Whether he's training his camera on the autumnal haze of sleepy "Belfast, Maine"- with its potato plants, church choirs and local gas station denizens- or the writhing half naked bodies of beautiful dancers rehearsing their latest erotic spectacle in Paris, Wiseman is a filmmaker who understands silence is golden. Of course, editing and mise-en-scene is a comment itself on the subject, but both "Belfast, Maine" and "Crazy Horse" represent the best aspects of Wiseman's 45 year plus oeuvre.... which is a long way of saying he observes and visually dissects an institution or locale with monk-like patience and an acute eye for the humanity wrapped inside the mundane.
"Belfast, Maine" (1999), one of the few works by Wiseman to document the sprawling intersections of an actual city (the other being "Aspen" in 1991), at first seems to unravel with little order in its four hour progression. It's only about halfway through its fly-on-the-wall tactics does something like a message emerge. And that message is that Wiseman's documentaries are probably the closest thing we have to actual life being lived on-screen. Through the seemingly random (and at times rambling) simple shots of people going about their business, dealing with Medicaid workers, checking into a hospital, or rehearsing a scene from "Death of a Salesman", "Belfast, Maine" paints such an evocative portrait of life-in-the-margins that it almost feels extraordinary for its ordinariness. I doubt any written movie character could be as seemingly good-natured and expectant of whatever eventually takes her life as an elderly woman describing her condition to an aid worker in one scene or the appalling state of health of another man who claims he used to smoke seven to eight packs of cigarettes a day, but now is down to a more manageable two-to-three since he had a stroke last year. Further still, outside of the people within the film, Belfast reveals itself as an almost too perfect hamlet of Northeastern charm and approaching 'wintryness'. As stated earlier, this is one of the few films Wiseman made centered around an entire city, but his efforts always canopy the specific atmosphere and tensions of the environment his chosen institution reside within. I can't help but feel a homely kinship to the surroundings shown in "Boxing Gym" (Austin, Texas") and especially the upscale cowboy aura buttressed around his 1983 film about the retail capital of Neiman Marcus' Dallas, Texas location. If there's a high compliment to be paid to "Belfast, Maine", it's that even though I've never been further in the Northeast than Philadelphia, I feel like I know it slightly better through "Belfast, Maine" and its tough-minded inhabitants.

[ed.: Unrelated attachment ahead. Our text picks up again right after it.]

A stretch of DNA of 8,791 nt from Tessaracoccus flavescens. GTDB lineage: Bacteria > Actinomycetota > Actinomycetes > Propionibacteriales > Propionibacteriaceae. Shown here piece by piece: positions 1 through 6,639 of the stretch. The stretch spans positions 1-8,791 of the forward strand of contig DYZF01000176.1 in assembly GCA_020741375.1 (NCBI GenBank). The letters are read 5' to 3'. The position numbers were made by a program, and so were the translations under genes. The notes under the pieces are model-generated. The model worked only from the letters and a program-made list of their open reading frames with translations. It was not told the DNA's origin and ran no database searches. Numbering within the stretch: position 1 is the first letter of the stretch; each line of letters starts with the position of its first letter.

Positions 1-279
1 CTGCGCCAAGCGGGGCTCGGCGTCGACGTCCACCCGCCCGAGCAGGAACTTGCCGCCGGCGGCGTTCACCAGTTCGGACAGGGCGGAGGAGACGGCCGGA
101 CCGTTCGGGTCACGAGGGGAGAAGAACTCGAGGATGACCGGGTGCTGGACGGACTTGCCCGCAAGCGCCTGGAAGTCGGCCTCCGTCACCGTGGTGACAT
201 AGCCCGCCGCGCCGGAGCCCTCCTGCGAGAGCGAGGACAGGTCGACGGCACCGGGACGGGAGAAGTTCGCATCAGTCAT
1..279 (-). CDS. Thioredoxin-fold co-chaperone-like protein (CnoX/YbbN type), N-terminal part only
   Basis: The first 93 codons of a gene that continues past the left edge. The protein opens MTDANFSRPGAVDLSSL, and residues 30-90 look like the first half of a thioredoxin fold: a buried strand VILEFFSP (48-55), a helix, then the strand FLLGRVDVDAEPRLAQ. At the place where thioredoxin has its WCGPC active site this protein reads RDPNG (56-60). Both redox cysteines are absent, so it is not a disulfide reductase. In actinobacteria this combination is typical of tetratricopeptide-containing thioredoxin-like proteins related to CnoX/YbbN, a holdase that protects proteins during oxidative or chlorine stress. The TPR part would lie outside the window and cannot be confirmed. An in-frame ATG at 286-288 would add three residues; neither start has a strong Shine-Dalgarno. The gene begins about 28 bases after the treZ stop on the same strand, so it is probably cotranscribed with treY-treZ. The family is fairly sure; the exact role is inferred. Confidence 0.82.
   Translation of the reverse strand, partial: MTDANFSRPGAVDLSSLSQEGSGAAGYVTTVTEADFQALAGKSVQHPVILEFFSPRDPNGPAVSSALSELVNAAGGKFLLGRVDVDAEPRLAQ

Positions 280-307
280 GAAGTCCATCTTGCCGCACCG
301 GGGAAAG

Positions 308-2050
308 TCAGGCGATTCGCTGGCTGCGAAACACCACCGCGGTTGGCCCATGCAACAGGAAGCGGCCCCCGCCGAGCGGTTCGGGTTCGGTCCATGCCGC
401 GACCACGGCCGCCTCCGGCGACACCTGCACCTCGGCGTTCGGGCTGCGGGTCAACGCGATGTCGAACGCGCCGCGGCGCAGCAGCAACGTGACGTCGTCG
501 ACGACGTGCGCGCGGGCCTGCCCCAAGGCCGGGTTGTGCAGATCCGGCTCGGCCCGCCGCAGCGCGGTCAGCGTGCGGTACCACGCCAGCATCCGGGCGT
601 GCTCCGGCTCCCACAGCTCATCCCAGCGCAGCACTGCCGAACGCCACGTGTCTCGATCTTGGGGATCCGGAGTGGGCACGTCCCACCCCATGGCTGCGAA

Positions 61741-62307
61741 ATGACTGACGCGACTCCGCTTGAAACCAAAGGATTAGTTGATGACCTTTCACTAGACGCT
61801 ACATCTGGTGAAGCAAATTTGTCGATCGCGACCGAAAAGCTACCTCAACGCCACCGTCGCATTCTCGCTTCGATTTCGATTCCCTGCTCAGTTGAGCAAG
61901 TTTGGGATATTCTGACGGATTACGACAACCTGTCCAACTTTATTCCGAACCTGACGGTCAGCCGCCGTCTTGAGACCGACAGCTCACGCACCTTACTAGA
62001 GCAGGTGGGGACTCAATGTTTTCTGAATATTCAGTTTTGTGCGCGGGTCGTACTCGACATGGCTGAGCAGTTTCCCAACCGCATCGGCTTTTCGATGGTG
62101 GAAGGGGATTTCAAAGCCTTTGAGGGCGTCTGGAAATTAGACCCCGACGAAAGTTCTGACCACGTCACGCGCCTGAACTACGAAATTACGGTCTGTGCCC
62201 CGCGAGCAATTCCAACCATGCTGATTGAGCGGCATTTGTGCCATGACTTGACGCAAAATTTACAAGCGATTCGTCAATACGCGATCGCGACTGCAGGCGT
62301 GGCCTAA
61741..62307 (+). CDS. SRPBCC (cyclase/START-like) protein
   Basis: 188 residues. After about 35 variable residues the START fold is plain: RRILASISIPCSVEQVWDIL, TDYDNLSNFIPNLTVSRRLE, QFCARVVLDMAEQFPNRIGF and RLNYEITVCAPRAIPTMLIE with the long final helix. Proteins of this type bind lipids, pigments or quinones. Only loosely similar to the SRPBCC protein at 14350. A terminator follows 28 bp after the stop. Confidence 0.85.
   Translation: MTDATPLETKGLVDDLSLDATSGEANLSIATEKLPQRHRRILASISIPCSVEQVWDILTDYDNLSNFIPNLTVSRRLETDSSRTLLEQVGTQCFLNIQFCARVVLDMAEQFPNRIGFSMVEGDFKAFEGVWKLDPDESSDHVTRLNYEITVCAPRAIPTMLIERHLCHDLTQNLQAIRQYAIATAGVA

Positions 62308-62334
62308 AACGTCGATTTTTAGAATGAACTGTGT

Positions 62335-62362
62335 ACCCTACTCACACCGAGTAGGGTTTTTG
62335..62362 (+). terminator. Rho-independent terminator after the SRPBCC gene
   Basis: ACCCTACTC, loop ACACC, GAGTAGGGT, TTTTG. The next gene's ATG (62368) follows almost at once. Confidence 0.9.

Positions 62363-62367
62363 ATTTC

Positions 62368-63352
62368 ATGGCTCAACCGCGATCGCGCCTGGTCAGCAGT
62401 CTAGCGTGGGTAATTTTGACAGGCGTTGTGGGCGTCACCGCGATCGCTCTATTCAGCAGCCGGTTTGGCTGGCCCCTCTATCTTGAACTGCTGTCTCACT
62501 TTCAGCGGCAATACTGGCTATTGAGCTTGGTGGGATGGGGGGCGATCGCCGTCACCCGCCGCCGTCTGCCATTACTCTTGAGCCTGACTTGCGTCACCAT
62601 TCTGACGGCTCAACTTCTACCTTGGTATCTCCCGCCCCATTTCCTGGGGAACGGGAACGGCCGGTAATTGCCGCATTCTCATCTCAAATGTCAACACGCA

About as far removed from the plaid-and-denim quaintness of Maine lies "Crazy Horse" (2012), a film thirteen years later that finds Wiseman firmly ensconced in the electric, haute couture confines of the world renowned Paris cabaret. What begins as titillating (beautiful, half naked women pampering their faces and applying make up backstage) soon turns methodical as the film endlessly charts, zags and follows the various beauties as they work hard learning their moves for upcoming dance numbers or stand listless while choreographers, set designers and club financiers argue, dawdle and crunch numbers. Actually, "Crazy Horse" isn't that different from the seemingly normal actions of Belfast, Maine after all. Boredom, struggles, and bureaucratic numbness is a universal language.
Made after "La Danse" (2009) and "Boxing Gym" (2010), "Crazy Horse" could be called the cap in his ballet trilogy, adapting a more free floating camera style than before. Instead of hinged in the corner, observing people talking or reacting to their surroundings, Wiseman continually frames the writhing bodies of his "Crazy Horse" women seamlessly.... none moreso moving than when one dancer practices alongside Antony and the Johnson's beautiful song ""Man is the Baby". Music and image, when done right, can often be a transcendent merging of arts, and in this quiet, almost nondescript individual moment that never connects with any other choreographed section of the film, captures something that feels stunningly private. That's documentary filmmaking done right... and it's just one of the thousands of little, off-hand moments Wiseman has been documenting and etching into film for decades now.
"Crazy Horse" is available on Blu-ray video
"Belfast, Maine" is currently unavailable on home video formats